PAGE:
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Land Use Board Okays Housing, Casino Projects

July 6, 2007 — Reliance Housing Foundation can proceed with plans to build affordable housing at Calabash Boom on St. John and Golden Gaming can continue with attempts to build a hotel and casino on St. Croix, thanks to unanimous decisions Friday by the Board of Land Use Appeals.
After about three hours of arguments by both sides, the board agreed to dismiss the suit by the ad hoc Friends of Coral Bay against the St. John Coastal Zone Management Committee for its Feb. 22 decision to give Reliance a modification to its CZM permit. The board agreed that it was within the CZM's purview to grant the permit.
"I'm shocked," Friends attorney Alan Smith said after the meeting. “I've never known the board to rule from the bench.”
According to law, the board must issue a written decision, he said. Smith said he would have to consult with the Friends before deciding the group’s next move.
CZM attorney Dalilia Patton, who argued the matter for the St. John CZM, said she felt vindicated by the decision. St. John CZM Chairwoman Madaline Sewer called the board's decision fair.
Staging work should start shortly at Calabash Boom on the project, said Reliance attorney Treston Moore. It includes 48 rental units and 34 units under a homeownership program. Both Moore and Clifford Graham, director of the V.I. Housing Finance Authority, spoke about what it has cost to defend against the Friends’ suit, though neither had any figures.
"But it's definitely taken away affordable-housing money from other clients," Graham said. While waiting for the Friends’ appeal to be heard, however, Reliance worked on finding ways to save money on the project, Moore said.
Reliance started work late last year, but quickly got slapped with a cease-and-desist order by the Planning and Natural Resources Department because it didn't have an Army Corp of Engineers permit, and did not submit a spill-contingency control plan or water- and air-quality certificates.
After upholding the cease-and-desist order at a Jan. 26 meeting, the committee agreed Feb. 22 to approve a modification to the original permit. The Friends soon filed with the Board of Land Use Appeals, which meant that work on the Calabash Boom project couldn't go forward until the appeal was heard.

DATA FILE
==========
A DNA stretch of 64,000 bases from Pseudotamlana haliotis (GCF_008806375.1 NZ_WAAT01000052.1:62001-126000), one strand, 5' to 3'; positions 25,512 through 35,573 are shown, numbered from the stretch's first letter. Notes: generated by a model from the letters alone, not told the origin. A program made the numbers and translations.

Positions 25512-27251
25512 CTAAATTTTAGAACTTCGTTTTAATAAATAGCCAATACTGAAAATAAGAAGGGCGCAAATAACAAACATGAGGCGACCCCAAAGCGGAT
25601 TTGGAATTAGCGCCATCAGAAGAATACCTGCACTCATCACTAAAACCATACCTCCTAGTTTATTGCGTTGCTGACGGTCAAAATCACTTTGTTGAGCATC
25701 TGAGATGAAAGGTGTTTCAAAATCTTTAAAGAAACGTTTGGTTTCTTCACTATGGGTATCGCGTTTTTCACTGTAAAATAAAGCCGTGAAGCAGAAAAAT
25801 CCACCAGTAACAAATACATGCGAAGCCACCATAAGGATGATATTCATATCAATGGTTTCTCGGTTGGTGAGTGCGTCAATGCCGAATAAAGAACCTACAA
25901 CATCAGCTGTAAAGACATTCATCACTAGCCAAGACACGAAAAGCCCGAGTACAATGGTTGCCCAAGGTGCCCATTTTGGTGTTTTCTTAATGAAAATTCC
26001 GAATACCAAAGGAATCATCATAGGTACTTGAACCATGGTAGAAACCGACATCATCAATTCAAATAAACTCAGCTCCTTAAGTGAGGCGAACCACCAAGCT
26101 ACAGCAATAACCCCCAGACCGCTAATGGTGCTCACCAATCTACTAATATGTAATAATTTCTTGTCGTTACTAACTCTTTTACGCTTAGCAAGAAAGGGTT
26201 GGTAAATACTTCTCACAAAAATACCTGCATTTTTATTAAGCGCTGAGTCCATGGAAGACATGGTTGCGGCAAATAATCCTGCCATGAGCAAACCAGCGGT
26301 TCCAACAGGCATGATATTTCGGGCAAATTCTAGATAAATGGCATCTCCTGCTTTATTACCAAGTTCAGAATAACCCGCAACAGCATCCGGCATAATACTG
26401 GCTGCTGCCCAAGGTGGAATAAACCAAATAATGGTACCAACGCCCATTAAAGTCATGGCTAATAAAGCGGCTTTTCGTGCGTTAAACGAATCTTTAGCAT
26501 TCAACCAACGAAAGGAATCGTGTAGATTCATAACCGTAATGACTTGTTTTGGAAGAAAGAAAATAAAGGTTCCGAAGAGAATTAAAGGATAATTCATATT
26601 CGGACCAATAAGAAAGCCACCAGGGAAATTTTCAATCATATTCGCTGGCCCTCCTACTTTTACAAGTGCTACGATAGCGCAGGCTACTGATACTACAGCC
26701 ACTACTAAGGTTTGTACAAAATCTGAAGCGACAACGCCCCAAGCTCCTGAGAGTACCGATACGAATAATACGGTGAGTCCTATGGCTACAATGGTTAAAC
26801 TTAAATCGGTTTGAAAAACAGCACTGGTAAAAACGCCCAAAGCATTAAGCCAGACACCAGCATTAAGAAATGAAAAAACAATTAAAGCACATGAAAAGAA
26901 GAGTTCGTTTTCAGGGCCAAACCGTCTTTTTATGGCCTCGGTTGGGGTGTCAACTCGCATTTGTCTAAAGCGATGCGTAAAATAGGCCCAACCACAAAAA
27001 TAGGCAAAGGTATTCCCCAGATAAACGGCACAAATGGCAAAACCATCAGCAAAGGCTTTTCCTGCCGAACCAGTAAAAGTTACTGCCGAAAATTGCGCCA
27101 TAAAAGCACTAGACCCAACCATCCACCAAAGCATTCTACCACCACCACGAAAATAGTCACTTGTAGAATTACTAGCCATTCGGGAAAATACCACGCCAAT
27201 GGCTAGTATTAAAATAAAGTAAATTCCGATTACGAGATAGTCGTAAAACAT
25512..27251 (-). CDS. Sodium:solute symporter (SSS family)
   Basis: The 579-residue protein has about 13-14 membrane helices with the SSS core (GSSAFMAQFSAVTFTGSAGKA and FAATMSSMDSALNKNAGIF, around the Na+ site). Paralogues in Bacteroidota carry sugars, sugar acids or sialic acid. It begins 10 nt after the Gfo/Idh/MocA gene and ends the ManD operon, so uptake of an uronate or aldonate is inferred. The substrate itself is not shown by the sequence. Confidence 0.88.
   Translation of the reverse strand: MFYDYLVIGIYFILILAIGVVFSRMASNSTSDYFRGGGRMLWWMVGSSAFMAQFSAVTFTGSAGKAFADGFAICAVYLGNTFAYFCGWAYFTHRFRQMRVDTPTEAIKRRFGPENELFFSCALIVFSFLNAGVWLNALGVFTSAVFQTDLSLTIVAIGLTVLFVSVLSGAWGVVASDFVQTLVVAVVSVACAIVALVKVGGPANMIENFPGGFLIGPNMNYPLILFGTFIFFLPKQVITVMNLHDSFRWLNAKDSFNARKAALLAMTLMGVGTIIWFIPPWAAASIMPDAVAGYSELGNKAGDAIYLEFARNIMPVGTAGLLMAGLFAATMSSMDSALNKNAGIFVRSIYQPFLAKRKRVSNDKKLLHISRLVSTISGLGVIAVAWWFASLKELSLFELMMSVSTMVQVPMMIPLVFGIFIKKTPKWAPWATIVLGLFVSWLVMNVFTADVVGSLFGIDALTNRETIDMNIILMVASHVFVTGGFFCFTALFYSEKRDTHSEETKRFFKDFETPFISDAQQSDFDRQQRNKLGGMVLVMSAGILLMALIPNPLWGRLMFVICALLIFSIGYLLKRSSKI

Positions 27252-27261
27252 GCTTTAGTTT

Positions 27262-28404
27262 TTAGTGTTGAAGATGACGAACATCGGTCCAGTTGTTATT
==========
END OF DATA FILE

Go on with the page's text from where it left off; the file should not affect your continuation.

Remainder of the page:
Smith emphasized several times that the Friends were not opposed to affordable housing at Calabash Boom.
"The Friends do have concerns about the environmental impact of the project, and that's why we're here," Smith said.
While the Friends had issues all along with the project, the appeal was filed on the basis of the CZM modification, Smith said. His arguments centered on Reliance's plan to use well water, rain water and water trucked in to provide drinkable water for Calabash Boom residents. Reliance plans to blend those three types of water as needed.
"It's like mixing wine with vinegar,” Smith said. “You get vinegar.”
He also took exception to Reliance's plans to used treated sewage water to flush toilets. Use of such water is common, however, Moore said.
Reliance does not have a permit to use the well water, Smith said, but Moore later said it was premature for Reliance to apply for it.
It remains unknown whether the aquifer can supply the amount of water needed, Smith said. Additionally, he said, the well water would be too brackish for consumption. But Moore countered that the water would be filtered and treated with ultraviolet light to purify it.
Reliance opted to eliminate a reverse-osmosis plant in response to concerns that the intake and outfall pipes from the unit would harm the environment, Moore said.
"We want to be friends to Coral Bay, too," he said.
Smith also took exception to board Chairman Elton Chongasing's decision to allow Moore and Acting CZM Program Director Manny Ramos to speak at the meeting. But Moore said that they were supplying information already discussed at the CZM hearings on the matter.
This prompted board member John Woods to complain that some of the information from the hearing was not included in the package provided to board members.
"How can I make a decision if I don't know what's going on?" Woods asked.
In discussing Golden Gaming's request that its CZM permit be extended, Moore — who also represented Golden Gaming — said the company needs a valid CZM permit to give confidence to lenders. The permit expired May 25.
The board agreed that the permit would be extended for one year after an appeal filed by the V.I. Conservation Society is heard in U.S. District Court. Moore said he believes the appeal will be heard in the next 90 days.
"We keep doing everything in our power to move the appellate process," he said. It's probable that the matter will be heard in October when the Appeals Court hears cases on St. Croix, Moore said.
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